Brexit: Nicola Sturgeon 'deeply frustrated' by Theresa May talks

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Nicola Sturgeon and Michael RussellImage source, PA
Image caption,
Ms Sturgeon was joined at the meeting by Scotland's Brexit secretary, Michael Russell

Nicola Sturgeon has said she was "deeply frustrated" by a meeting with the prime minister to discuss Brexit.

The Scottish first minister joined her Welsh and Northern Irish counterparts in Downing Street for the talks with Theresa May.

But Ms Sturgeon said the discussions had left her no clearer about the UK government's thinking.

Downing Street has warned the leaders of the devolved administrations against "undermining" Brexit negotiations.

The prime minister's official spokesman said: "We have been very clear that we should be working together to secure the best possible deal for the whole country.

"We expect representatives of the devolved administrations to act in that way and to in no way undermine the UK's position."

Asked about calls for different parts of the UK to be able to opt in or out of the European single market, Downing Street said a united UK negotiating position was "vital to protect the UK's interest as a whole".

Media caption,

Nicola Sturgeon said she is still no clearer about the UK's approach

Ms Sturgeon and the Scottish government's Brexit minister, Michael Russell, spent about two hours inside Downing Street before emerging to answer questions from the media.

She told BBC Scotland: "We discussed the UK's negotiating position in general, but it is safe to say we got no more information or detail on that than we had before we went into the meeting, and I got the strong sense the UK government itself doesn't know what it is trying to achieve.

"That is why many parts of the meeting were deeply frustrating, because we felt as if we weren't getting any greater insight into the thinking of the UK government."

Scotland and Northern Ireland voted to remain in the EU in the referendum in June, while Wales, like England, voted to leave.

Ms Sturgeon and Welsh first minister Carwyn Jones have both called for votes on the Brexit strategy, saying Article 50 should not be triggered until there is an agreed approach.

The two first ministers have stressed their desire to see continued participation in the single market - a situation that could be at risk if the UK pursued a so-called "hard" approach to Brexit.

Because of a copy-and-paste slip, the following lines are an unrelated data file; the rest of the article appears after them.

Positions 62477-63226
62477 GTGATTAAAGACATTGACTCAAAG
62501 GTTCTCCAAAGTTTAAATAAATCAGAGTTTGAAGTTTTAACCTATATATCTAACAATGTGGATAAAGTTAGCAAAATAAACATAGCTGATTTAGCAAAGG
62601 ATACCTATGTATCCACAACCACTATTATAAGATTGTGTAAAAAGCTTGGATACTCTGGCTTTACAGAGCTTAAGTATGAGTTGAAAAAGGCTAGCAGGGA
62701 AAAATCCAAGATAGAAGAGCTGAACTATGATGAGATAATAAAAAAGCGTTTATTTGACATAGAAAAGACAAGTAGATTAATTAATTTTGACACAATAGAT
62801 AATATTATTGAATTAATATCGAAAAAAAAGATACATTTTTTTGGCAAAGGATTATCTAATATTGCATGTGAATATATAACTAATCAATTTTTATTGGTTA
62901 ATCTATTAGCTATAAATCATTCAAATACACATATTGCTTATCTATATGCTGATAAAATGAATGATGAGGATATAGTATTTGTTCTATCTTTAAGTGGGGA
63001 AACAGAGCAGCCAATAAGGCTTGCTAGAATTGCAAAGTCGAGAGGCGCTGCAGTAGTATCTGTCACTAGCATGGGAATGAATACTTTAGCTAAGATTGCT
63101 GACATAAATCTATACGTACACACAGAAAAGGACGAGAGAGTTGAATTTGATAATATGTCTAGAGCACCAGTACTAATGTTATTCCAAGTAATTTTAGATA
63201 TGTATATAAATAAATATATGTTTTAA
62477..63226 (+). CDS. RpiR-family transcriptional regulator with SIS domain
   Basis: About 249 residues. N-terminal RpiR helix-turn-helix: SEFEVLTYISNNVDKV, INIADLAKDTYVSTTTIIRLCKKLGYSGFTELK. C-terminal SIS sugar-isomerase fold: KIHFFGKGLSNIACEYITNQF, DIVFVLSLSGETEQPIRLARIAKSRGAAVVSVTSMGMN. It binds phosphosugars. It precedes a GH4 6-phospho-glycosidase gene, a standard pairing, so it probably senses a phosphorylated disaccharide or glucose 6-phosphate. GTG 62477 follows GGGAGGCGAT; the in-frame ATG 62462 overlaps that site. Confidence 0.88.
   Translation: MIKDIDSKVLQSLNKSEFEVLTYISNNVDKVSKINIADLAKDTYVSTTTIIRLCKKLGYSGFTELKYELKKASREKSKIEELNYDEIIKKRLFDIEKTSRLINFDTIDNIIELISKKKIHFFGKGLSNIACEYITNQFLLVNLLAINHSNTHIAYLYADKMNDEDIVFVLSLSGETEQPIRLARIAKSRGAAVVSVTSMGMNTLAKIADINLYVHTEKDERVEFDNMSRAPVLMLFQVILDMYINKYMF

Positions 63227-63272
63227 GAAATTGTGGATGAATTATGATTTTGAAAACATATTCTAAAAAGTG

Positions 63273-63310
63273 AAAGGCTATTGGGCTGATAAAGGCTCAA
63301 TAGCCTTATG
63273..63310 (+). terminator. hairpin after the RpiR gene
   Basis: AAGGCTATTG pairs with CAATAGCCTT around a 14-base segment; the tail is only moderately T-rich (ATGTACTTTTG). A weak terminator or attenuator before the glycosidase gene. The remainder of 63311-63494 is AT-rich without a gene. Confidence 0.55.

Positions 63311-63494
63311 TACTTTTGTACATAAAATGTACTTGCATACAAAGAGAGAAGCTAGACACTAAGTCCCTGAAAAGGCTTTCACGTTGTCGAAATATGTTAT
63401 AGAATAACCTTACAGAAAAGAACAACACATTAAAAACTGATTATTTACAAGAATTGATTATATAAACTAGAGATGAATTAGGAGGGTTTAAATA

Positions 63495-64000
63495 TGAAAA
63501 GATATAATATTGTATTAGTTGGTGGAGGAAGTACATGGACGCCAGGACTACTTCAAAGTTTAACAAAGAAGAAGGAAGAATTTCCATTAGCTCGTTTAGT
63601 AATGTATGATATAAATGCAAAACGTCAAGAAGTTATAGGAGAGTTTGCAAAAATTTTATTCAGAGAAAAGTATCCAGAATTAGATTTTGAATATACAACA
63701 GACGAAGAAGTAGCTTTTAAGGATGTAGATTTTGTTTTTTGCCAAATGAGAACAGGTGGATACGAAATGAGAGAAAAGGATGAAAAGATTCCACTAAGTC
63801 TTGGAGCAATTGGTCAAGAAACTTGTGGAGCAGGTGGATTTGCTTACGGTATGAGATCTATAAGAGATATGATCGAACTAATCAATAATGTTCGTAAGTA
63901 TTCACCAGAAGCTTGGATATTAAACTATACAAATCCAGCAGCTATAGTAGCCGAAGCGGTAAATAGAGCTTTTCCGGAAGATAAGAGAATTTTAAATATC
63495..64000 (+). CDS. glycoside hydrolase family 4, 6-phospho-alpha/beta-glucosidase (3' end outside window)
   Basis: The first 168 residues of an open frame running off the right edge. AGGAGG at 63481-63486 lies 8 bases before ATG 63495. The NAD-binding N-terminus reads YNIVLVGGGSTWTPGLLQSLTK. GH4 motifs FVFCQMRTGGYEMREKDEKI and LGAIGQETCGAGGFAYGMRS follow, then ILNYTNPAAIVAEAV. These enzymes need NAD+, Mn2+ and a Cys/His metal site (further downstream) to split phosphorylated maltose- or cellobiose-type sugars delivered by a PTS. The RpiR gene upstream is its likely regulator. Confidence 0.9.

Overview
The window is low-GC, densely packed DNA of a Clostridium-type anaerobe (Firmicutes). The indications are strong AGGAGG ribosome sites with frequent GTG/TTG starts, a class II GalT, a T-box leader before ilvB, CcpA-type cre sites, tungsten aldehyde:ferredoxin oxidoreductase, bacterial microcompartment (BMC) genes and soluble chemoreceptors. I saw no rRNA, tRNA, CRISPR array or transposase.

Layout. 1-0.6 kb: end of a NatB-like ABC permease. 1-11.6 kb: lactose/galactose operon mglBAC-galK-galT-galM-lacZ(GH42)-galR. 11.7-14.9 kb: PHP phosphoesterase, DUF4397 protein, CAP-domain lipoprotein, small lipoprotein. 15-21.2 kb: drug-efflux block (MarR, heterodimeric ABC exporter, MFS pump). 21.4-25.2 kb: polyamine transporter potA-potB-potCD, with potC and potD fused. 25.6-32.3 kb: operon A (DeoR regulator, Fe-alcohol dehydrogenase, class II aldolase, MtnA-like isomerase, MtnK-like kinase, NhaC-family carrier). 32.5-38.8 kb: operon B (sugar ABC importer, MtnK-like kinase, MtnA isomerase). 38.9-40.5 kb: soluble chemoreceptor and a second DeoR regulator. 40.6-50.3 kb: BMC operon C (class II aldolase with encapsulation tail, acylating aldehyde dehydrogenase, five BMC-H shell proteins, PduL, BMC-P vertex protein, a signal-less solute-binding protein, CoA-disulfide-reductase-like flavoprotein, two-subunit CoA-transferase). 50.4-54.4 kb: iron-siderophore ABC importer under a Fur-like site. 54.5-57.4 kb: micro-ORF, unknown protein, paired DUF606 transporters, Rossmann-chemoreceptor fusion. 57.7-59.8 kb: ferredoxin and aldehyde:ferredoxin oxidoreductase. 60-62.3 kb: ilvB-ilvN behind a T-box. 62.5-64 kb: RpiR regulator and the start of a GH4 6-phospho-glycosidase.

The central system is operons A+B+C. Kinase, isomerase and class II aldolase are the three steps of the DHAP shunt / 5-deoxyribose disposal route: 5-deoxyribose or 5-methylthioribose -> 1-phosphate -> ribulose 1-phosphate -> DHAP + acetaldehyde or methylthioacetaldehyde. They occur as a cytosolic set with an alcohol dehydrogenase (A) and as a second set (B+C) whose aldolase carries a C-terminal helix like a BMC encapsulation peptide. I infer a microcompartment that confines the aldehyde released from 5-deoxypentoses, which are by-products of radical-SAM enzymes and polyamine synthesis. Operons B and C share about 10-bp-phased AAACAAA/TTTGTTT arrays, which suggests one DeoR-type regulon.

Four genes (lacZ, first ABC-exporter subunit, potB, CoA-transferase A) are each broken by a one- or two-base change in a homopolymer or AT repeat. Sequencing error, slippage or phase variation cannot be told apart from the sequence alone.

Ms Sturgeon has said she will bring forward specific proposals for a so-called flexible Brexit that would keep the nation in the single market even if the rest of the UK was not part of the trading agreement, in the next few weeks.

Downing Street is proposing that Brexit Secretary David Davis chair a new forum bringing together representatives from the devolved nations before the prime minister triggers Article 50 of the Lisbon Treaty, formally starting the two-year Brexit process, by the end of March next year.

Image source, EPA

Ms Sturgeon said discussions on Scotland being given a say in the Brexit negotiations were "slightly further forward".

She added: "We have still got a lot of work to do, and I think it is incumbent on the UK government to inform that work by being much more open about what they are trying to achieve.

"I am determined, for my part, to do everything I can to work within this process as far as I can to protect Scotland's interests.

"My frustration is that I am hearing warm words from the UK government, but not yet seeing those warm words backed up by substance or action."

Ms Sturgeon also said she was not prepared to sit back and "watch Scotland being driven off a hard Brexit cliff edge", because the implications for jobs, the economy and living standards were too serious.

She insisted she was determined to find a way of the EU referendum results in England, Wales, Northern Ireland and Scotland being respected.

And she said she was not "bluffing" about the possibility of a second independence referendum, adding: "If all we get from the UK government is the door getting closed in our face, then I am absolutely determined that Scotland shouldn't be taken off that hard Brexit cliff edge without at least having the opportunity to choose a better future."

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